Record reviews roundup: Redd Kross and Mission of Burma

August 23, 2012

Time to catch up on some noteworthy releases from recent weeks, starting with two hugely influential bands from the pre-alternative era.

With one foot in L.A.’s hardcore punk scene and the other in timeless power-pop (they were raised in suburban Hawthorne, which also gave us the Beach Boys), the McDonald brothers made four excellent albums with their band Redd Kross in the ’80s and early ’90s before being overshadowed by grunge—though in a just world, 1990’s Third Eye would have been every bit as popular as Nevermind. They haven’t given us a new album since Show World in 2007, but they return with a vengeance on Researching the Blues, delivering their timeless mix of effervescent energy and indelible melodies as frantically as ever, while showing a new, welcome maturity in much of the subject matter (a trend that’s been increasing since the immortal “I Don’t Know How to Be Your Friend” from Third Eye). Which is not to say there aren’t still plenty of kitschy pop-culture references; this is an album that includes the back-to-back songs “Dracula’s Daughter” and “Meet Frankenstein.”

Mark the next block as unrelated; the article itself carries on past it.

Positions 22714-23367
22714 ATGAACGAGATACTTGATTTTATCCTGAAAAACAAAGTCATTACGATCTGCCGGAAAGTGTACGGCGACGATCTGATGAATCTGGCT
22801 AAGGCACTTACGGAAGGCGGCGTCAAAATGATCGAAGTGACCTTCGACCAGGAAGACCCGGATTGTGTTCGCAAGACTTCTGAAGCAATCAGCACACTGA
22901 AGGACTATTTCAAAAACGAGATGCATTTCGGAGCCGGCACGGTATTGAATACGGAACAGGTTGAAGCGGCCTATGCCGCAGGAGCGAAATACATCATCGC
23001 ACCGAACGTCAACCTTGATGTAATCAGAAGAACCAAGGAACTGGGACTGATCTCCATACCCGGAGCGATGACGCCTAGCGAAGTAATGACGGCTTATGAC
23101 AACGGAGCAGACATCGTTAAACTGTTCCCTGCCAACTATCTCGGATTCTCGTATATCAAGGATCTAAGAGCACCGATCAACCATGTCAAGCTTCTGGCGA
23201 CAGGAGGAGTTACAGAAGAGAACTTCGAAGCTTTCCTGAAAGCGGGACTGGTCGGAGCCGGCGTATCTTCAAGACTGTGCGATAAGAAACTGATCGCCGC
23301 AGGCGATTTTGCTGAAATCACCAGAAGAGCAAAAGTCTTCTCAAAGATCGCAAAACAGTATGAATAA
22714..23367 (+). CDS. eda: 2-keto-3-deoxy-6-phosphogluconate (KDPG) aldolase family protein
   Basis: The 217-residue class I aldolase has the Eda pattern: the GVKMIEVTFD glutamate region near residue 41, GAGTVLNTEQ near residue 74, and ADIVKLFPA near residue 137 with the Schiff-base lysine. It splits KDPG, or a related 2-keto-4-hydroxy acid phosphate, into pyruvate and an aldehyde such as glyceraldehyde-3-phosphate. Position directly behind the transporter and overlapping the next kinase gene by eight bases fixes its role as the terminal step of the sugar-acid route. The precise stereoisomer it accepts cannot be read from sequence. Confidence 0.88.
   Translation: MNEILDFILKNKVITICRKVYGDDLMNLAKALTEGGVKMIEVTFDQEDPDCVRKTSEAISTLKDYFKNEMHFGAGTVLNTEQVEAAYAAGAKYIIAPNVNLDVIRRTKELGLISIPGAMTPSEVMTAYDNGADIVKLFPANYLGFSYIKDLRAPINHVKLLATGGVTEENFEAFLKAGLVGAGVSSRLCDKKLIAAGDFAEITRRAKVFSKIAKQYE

Redd Kross, Researching the Blues (Merge)

Rating on the four-star scale: 3.5 stars.

Arguably the most influential American art-punk of the ’80s, inspiring as many groups as Wire, the Buzzcocks or Television did during punk’s first wave, the Boston trio Mission of Burma made only one EP and one album in its initial run; amazingly, since reforming early in the new millennium, they have tripled that output. Now comes album number five, Unsound, which finds guitarist Roger Miller, bassist Clint Conley and drummer Peter Prescott trading roles at times but sounding every bit as ferocious as usual, as well as tremendously melodic. That combination of intense punk energy and delightful pop tunefulness is the band’s secret weapon, and all three musicians put their own stamp on it as vocalists and songwriters. No, there isn’t one tune here as brilliant as “That’s When I Reach for My Revolver” or “Academy Fight Song” from round one. But there are 11 that are quite nearly as great, and that’s plenty from a band in its fourth decade.

Mission of Burma, Unsound (Fire)

Rating on the four-star scale: 3.5 stars.